-Thylacine (extinct 1936)-
Often called the Tasmanian Tiger or Tasmanian Wolf, the Thylacine was the largest carnivorous marsupial of modern times. It looked like a dog with stripes and short legs. However, despite its appearance it was not related to canines or felines. Fossil records show the modern Thylacine living at least 4 million years ago in Australia, Tasmania and New Guinea. Thylacine disappeared from Australia after dingos, a more efficient predator arrived about 4000 years ago. By the time of the white colonization, they were only found in Tasmania. Male Thylacines were the size of large dogs. The female were slightly smaller. Both had an abdominal pouch and a stiff tail similar to a kangaroo. They were not fast runners, but could hop like a kangaroo. The litters of two to three pups were carried in the mother’s pouch for three months.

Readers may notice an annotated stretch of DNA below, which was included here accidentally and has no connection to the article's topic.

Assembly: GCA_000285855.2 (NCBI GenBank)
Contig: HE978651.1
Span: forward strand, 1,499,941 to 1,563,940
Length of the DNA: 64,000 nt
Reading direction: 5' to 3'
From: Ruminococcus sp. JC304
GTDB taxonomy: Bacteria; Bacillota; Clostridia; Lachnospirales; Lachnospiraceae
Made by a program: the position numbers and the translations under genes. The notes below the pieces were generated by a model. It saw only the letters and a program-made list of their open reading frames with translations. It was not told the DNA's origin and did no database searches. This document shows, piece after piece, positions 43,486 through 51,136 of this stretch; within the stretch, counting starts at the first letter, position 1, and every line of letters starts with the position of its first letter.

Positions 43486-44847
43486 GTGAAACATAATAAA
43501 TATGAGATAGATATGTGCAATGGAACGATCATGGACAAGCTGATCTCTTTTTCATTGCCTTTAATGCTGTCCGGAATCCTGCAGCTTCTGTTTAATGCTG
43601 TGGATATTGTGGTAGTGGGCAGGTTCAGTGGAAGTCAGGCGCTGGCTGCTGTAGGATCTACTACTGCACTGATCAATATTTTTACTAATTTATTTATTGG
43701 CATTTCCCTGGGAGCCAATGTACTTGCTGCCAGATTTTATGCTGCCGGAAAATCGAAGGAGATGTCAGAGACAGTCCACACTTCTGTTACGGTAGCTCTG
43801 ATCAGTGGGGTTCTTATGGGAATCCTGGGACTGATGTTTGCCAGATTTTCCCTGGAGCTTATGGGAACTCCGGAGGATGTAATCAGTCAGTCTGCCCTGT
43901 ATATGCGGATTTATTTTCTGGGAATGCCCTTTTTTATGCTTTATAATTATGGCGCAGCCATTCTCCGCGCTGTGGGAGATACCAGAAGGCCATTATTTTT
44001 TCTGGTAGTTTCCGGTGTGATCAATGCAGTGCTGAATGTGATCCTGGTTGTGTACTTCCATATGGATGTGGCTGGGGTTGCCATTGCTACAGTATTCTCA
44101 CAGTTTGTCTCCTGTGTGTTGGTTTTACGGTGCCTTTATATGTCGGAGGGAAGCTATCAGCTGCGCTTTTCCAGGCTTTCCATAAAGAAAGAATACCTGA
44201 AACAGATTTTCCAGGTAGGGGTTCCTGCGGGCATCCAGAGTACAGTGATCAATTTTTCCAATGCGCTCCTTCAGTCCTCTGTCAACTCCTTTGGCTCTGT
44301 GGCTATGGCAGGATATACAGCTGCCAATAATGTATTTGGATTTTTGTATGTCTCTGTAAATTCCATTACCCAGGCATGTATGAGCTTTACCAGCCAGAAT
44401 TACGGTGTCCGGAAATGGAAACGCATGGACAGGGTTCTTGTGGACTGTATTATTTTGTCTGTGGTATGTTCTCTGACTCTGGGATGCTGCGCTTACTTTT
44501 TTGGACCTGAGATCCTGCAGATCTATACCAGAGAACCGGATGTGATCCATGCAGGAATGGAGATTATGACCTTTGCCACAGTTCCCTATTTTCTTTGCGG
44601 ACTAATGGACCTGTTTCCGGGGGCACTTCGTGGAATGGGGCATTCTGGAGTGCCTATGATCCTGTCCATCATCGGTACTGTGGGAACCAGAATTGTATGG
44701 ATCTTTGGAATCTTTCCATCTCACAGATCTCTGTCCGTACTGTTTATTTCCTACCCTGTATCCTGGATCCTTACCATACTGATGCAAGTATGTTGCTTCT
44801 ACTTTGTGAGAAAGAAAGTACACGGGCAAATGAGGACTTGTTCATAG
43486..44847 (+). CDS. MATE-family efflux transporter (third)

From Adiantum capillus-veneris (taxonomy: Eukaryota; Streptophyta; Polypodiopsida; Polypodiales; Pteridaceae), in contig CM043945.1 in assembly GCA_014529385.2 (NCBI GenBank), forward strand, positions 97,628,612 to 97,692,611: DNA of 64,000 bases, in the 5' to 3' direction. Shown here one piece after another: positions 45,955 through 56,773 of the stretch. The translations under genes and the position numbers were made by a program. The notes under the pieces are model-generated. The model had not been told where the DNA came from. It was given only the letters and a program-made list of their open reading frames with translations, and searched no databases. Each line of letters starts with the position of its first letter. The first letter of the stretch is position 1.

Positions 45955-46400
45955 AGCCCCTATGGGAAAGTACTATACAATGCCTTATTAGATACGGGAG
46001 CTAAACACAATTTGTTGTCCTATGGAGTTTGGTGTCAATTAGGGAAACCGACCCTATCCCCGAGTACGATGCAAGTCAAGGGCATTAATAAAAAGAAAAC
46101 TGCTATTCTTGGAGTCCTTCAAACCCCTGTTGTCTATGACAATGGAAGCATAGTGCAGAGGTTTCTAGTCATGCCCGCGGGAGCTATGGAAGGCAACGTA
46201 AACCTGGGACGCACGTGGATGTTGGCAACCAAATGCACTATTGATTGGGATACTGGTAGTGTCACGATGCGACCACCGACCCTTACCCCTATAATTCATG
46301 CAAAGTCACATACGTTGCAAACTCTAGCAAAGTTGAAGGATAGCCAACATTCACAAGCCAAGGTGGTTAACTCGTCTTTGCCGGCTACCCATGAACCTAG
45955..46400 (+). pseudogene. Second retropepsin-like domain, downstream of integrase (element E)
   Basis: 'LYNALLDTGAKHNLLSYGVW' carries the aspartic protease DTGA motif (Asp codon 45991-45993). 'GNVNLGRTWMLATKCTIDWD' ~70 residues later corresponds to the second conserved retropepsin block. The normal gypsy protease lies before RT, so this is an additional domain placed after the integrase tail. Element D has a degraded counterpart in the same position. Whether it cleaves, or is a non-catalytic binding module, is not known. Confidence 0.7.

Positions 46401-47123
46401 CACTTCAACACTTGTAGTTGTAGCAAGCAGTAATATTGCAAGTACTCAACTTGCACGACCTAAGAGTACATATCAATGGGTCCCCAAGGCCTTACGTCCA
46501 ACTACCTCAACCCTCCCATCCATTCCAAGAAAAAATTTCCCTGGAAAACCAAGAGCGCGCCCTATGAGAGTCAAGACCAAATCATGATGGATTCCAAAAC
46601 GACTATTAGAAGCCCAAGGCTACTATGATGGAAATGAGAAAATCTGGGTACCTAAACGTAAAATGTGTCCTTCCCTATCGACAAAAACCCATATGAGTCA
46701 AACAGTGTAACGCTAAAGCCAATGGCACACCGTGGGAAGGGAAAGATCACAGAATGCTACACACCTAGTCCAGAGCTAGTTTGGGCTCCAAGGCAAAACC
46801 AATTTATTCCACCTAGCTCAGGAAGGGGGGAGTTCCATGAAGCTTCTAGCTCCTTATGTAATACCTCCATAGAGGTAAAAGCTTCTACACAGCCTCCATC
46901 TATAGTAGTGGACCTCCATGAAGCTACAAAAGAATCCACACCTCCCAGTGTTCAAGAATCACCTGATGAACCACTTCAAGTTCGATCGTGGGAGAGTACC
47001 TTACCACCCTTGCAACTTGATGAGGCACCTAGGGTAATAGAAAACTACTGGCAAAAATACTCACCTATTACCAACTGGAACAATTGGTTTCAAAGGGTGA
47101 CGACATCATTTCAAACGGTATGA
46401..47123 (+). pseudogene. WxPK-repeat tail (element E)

The Thylacine was nocturnal and exclusively carnivorous, hunting mammals and birds. European settlers believing them to be responsible for the loss of sheep and poultry, called for a bounty to eliminate them. Evidence shows these beliefs were exaggerated and sometimes based on manufactured evidence. The increased bounty hunting along with the loss of prey and habitat due to the spread of agriculture lead to their extinction. While the last captive animal died in 1936 (ironically the same year they were granted protection) there were possible sightings of the animal in Tasmania for many years and the Thylacine was not officially declared extinct until 1986.